Jeffrey Epstein, the financier facing charges of sex-trafficking underage girls, had cultivated a public image over the decades as a benefactor of philanthropic and academic causes. His social circle famously included titans of Wall Street and power brokers in Washington, but his web of contacts also extended to the elite investors and entrepreneurs of Silicon Valley.

Now, the fallout from his July 6 arrest has sent many prominent figures in the technology industry scrambling to distance themselves from even the briefest of encounters with Epstein, many years ago.

Among those who have socialized with the financier—or appear in his infamous, although more-than-a-decade-old, “black book” of contacts—are Google co-founder Sergey Brin; Virgin Group creator and hyperloop investor Richard Branson; angel investor Jason Calacanis; Microsoft Corp. co-founder Bill Gates; LinkedIn co-founder Reid Hoffman; Tesla Inc. and Space Exploration Technologies Corp. Chief Executive Officer Elon Musk; Intellectual Ventures CEO Nathan Myhrvold; and Facebook Inc. co-founder Mark Zuckerberg.

Epstein’s moneyed and connected network was partly chronicled in his address book, stolen by a staff member around 2005, and then published by gossip website Gawker in 2015. The book contains the names of hundreds of people. Some, like President Donald Trump and former President Bill Clinton, are known to have socialized with Epstein. Others who are listed say they met him only briefly or not at all.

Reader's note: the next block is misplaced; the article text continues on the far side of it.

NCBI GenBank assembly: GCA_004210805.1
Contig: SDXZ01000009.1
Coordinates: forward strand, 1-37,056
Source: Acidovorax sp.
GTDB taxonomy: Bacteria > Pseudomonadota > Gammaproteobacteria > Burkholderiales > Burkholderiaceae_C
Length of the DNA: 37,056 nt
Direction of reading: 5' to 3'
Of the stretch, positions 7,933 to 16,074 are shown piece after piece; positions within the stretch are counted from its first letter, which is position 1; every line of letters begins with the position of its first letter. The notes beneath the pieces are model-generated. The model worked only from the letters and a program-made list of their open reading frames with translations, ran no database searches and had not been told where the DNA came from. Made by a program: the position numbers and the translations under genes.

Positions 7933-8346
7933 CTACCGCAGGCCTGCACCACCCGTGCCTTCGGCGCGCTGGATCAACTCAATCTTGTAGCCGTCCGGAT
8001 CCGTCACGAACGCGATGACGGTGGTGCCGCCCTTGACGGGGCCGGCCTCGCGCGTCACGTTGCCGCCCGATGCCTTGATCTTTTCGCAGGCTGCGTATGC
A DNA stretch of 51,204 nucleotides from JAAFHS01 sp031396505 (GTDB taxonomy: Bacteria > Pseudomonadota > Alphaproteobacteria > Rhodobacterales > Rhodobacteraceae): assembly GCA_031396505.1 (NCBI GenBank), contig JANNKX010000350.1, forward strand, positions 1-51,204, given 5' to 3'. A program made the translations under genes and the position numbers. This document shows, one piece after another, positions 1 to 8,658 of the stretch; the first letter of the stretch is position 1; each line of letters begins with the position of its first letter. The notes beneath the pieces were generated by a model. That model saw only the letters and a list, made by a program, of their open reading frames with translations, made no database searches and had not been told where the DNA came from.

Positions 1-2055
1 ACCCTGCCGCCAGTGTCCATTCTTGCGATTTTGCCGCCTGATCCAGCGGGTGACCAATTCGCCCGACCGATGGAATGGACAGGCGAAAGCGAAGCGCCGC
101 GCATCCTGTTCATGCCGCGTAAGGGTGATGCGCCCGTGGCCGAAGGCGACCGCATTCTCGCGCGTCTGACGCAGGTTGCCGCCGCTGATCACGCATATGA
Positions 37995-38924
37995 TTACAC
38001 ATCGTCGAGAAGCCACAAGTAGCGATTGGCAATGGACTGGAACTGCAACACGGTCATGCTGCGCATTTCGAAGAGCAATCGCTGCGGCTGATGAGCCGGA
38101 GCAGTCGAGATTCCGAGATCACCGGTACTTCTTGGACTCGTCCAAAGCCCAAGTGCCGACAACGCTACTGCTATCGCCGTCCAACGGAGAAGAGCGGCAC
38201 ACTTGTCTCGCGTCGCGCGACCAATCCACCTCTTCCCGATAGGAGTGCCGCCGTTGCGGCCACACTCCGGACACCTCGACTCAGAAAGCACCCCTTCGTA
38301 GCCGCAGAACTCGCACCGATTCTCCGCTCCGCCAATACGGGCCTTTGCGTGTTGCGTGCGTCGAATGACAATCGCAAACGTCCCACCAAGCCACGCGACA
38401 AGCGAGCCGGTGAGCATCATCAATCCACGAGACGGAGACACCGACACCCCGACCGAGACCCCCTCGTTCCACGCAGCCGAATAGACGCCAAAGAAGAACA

Epstein was known to play up his connections to powerful people. According to reports, he had claimed to be a tax consultant for Bill Gates. Gates’ name is not in the book, but according to a Gates representative, he met Epstein in New York at a meeting which other people attended. The Gates representative said the discussion focused on philanthropy, and that Epstein “never provided services of any type to Bill.”

Calacanis, an early investor in Uber Technologies Inc., does appear in Epstein’s contact list and crossed paths with him in the 1990s when Calacanis was fundraising for his New York-focused tech publication, the Silicon Alley Reporter. He indicated that Epstein gave the impression of being a man with serious funds and insights into how to tap more.

“He gave me some advice at his townhouse once when I was raising money for the magazine,” Calacanis wrote in an email. “He thought I should think bigger.” Calacanis said the meeting was 30 minutes or less and can’t remember details, other than the opulence of the surroundings: “His living room was the size of a hotel lobby.”

Myhrvold, the founder of patent-licensing company Intellectual Ventures, knew Epstein from professional and social circles. “Back in the day, Epstein was a regular at TED conferences, and he was a large donor to basic scientific research, so while Nathan knew him and socialized with him, that’s exactly where their association ends,” a representative for Myhrvold said. “Nathan has no knowledge of or any involvement in the various crimes that Mr. Epstein is accused of committing; he was never a client of his money management business; and he’s never done business with him of any sort.”

An active host, Epstein arranged a dinner in the early 2000s at his Upper East Side townhouse for former President Clinton, a no-show, according to New York magazine. Those who did turn up included Google’s Brin and Trump. A spokeswoman for Brin declined to comment.

In 2008 Epstein was convicted of soliciting prostitution from a minor and served jail time, but despite his conviction he continued to make appearances in the company of technology elites. A few years ago, according to a report, Reid Hoffman hosted a dinner in Palo Alto, California for neuroscientist Ed Boyden, with Epstein in attendance.

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